Garlic

Garlic

Supplement Forms/Alternate Names:

Allium sativum

Introduction

Garlic is an herb that is used in cooking and baking. It has also been used to lower blood pressure and help the body fight illness. Garlic can be eaten as a paste, powder, pill, or extract. It can also be made into a tea, eaten plain, or applied to the skin.

Dosages

300 milligrams 2 to 3 times daily

What Research Shows

Likely Effective

May Be Effective

May Not Be Effective

  • Peripheral arterial occlusive disease —may not improve walking distance H1
  • Preeclampsia—may not prevent I1, I2

Editorial process and description of evidence categories can be found at EBSCO NAT Editorial Process.

Safety Notes

It is likely safe to take garlic in small doses for a short time, but allergic reactions are possible. Raw garlic and large doses of garlic may not be safe. Not enough studies have been done to say whether it is safe to use for a long period or used on the skin by women who are pregnant or breastfeeding.

Interactions

Talk to your doctor about any supplements or therapy you would like to use. Some can interfere with treatment or make conditions worse.

References

A. Cardiovascular Disease

A1. . Stabler SN, Tejani AM, et al. Garlic for the prevention of cardiovascular morbidity and mortality in hypertensive patients. Cochrane Database Syst Rev. 2012;(8):CD007653.

A2. Schwingshackl L, Missbach B, et al. An umbrella review of garlic intake and risk of cardiovascular disease. Phytomedicine. 2016;23(11):1127-1133.

B. Common Cold

B1. Lissiman E, Bhasale AL, et al. Garlic for the common cold. Cochrane Database Syst Rev. 2014;(11):CD006206.

C. Diabetes

C1. Ashraf R, Khan RA, et al. Garlic (Allium sativum) supplementation with standard antidiabetic agent provides better diabetic control in type 2 diabetes patients. Pak J Pharm Sci. 2011;24(4):565-570.

C2. Hou LQ, Liu YH, et al. Garlic intake lowers fasting blood glucose: meta-analysis of randomized controlled trials. Asia Pac J Clin Nutr. 2015;24(4):575-582.

D. High Blood Pressure

D1. Wang HP, Yang J, et al. Effect of garlic on blood pressure: a meta-analysis. J Clin Hypertens (Greenwich). 2015;17(3):223-231.

D2. Xiong XJ, Wang PQ, et al. Garlic for hypertension: A systematic review and meta-analysis of randomized controlled trials. Phytomedicine. 2015;22(3):352-361.

D3. Ried K. Garlic Lowers Blood Pressure in Hypertensive Individuals, Regulates Serum Cholesterol, and Stimulates Immunity: An Updated Meta-analysis and Review. J Nutr. 2016 Feb;146(2):389S-396S.

D4. Reinhart KM, Coleman CI, et al. Effects of garlic on blood pressure in patients with and without systolic hypertension: a meta-analysis. Ann Pharmacother. 2008 Dec;42(12):1766-1771.

D5. Ried K, Frank OR, et al. Effect of garlic on blood pressure: a systematic review and meta-analysis. BMC Cardiovasc Disord. 2008 Jun 16;8:13.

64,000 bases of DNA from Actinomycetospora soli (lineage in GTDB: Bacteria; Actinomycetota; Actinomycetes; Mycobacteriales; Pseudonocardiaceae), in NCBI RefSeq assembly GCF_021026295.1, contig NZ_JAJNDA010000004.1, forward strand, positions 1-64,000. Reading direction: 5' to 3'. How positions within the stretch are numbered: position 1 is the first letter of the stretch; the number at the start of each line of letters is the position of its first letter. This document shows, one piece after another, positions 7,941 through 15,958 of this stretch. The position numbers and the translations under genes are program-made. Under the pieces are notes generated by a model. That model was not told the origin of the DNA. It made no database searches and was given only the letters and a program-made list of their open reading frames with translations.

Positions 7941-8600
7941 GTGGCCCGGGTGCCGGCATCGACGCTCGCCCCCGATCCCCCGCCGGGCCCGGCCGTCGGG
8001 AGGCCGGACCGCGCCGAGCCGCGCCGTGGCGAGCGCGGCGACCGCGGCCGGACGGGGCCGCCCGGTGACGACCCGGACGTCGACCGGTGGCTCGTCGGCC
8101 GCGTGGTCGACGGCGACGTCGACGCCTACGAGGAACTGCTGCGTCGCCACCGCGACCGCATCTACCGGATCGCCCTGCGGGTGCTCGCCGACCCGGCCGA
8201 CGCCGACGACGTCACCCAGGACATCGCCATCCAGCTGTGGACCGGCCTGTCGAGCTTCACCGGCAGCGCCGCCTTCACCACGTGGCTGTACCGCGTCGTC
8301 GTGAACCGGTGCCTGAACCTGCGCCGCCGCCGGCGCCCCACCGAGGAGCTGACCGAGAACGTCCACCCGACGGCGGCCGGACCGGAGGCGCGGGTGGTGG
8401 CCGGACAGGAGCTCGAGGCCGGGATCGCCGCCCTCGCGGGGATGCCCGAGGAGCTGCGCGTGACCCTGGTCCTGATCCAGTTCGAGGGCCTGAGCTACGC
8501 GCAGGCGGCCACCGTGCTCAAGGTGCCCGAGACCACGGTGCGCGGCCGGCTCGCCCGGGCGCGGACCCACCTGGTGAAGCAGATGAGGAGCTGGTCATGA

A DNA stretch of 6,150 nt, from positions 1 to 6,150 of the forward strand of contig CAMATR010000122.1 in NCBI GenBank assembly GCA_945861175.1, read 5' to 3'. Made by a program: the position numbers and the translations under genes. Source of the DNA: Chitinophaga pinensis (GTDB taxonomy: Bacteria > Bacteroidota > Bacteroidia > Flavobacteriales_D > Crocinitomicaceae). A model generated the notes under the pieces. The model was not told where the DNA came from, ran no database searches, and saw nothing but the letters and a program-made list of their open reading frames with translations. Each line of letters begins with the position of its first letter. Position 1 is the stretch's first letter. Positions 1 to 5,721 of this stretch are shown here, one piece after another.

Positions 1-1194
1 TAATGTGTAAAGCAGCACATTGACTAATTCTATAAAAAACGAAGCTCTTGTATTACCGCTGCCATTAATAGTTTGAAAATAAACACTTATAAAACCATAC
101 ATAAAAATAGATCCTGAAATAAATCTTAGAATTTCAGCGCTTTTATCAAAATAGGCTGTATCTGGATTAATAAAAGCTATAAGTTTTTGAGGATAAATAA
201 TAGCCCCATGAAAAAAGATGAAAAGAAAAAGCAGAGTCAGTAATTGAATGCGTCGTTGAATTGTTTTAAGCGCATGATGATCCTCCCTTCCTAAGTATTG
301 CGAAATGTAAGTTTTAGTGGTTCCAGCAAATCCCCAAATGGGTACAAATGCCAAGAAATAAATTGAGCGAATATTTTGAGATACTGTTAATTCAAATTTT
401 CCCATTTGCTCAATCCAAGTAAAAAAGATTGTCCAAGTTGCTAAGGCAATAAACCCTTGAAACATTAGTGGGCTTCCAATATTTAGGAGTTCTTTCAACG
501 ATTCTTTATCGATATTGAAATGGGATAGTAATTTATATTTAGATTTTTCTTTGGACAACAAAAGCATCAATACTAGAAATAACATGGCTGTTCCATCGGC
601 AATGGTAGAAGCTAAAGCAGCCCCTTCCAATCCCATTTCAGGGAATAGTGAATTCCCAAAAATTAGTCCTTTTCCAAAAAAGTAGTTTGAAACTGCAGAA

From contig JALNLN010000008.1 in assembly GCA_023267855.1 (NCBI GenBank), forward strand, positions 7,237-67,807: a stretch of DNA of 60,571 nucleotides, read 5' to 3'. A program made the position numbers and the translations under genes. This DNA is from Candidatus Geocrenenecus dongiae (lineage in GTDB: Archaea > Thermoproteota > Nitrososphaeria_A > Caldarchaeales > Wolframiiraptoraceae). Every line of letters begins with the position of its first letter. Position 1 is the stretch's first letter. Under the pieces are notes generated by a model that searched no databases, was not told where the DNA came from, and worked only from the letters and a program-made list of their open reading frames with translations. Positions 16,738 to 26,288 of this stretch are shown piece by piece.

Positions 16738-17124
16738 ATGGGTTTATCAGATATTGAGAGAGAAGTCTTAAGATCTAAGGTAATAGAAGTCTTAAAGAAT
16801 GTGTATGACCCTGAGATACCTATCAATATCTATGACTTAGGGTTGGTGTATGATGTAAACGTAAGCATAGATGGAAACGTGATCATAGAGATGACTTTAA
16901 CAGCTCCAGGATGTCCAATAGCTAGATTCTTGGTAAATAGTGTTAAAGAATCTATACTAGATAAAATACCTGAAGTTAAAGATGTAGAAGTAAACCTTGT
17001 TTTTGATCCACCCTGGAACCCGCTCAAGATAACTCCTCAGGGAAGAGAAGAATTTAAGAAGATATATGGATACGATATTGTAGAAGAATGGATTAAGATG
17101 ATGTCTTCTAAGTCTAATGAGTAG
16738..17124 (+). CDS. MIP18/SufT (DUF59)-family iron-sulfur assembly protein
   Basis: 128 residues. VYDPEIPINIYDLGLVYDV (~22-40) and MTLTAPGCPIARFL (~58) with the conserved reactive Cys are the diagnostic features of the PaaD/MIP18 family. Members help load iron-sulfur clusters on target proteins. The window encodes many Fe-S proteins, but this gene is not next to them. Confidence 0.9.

E. High Cholesterol

E1. Khoo YS, Aziz Z. Garlic supplementation and serum cholesterol: a meta-analysis. J Clin Pharm Ther. 2009;34(2):133-145.

E2. Shabani E, Sayemiri K, et al. The effect of garlic on lipid profile and glucose parameters in diabetic patients: A systematic review and meta-analysis. Prim Care Diabetes. 2019 Feb;13(1):28-42.

E3. Sun YE, Wang W, et al. Anti-hyperlipidemia of garlic by reducing the level of total cholesterol and low-density lipoprotein: A meta-analysis. Medicine (Baltimore). 2018 May;97(18):e0255.

E4. Posadzki P, AlBedah AM, et al. Complementary and alternative medicine for lowering blood lipid levels: A systematic review of systematic reviews. Complement Ther Med. 2016 Dec;29:141-151.

F. Gingivitis

F1. Zini A, Mann J, et al. The Efficacy of Aged Garlic Extract on Gingivitis-A Randomized Clinical Trial. J Clin Dent. 2018;29(2):52-56.

G. Metabolic Syndrome

G1. van den Driessche JJ, Plat J, et al. Effects of superfoods on risk factors of metabolic syndrome: a systematic review of human intervention trials. Food Funct. 2018 Apr 25;9(4):1944-1966.

H. Peripheral Arterial Occlusive Disease

H1. Jepson RG, Kleijnen J, et al. Garlic for peripheral arterial occlusive disease. Cochrane Database Syst Rev. 2013 Apr 30;(4):CD000095.

I. Preeclampsia

I1. Dante G, Pedrielli G, et al. Herb remedies during pregnancy: a systematic review of controlled clinical trials. J Matern Fetal Neonatal Med. 2013 Feb;26(3):306-312.

I2. Meher S, Duley L. Garlic for preventing pre-eclampsia and its complications. Cochrane Database Syst Rev. 2006 Jul 19;(3):CD006065.

Last reviewed March 2020 by EBSCO NAT Review Board Eric Hurwitz, DC
Last Updated: 6/29/2020

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This content is reviewed regularly and is updated when new and relevant evidence is made available. This information is neither intended nor implied to be a substitute for professional medical advice. Always seek the advice of your physician or other qualified health provider prior to starting any new treatment or with questions regarding a medical condition.

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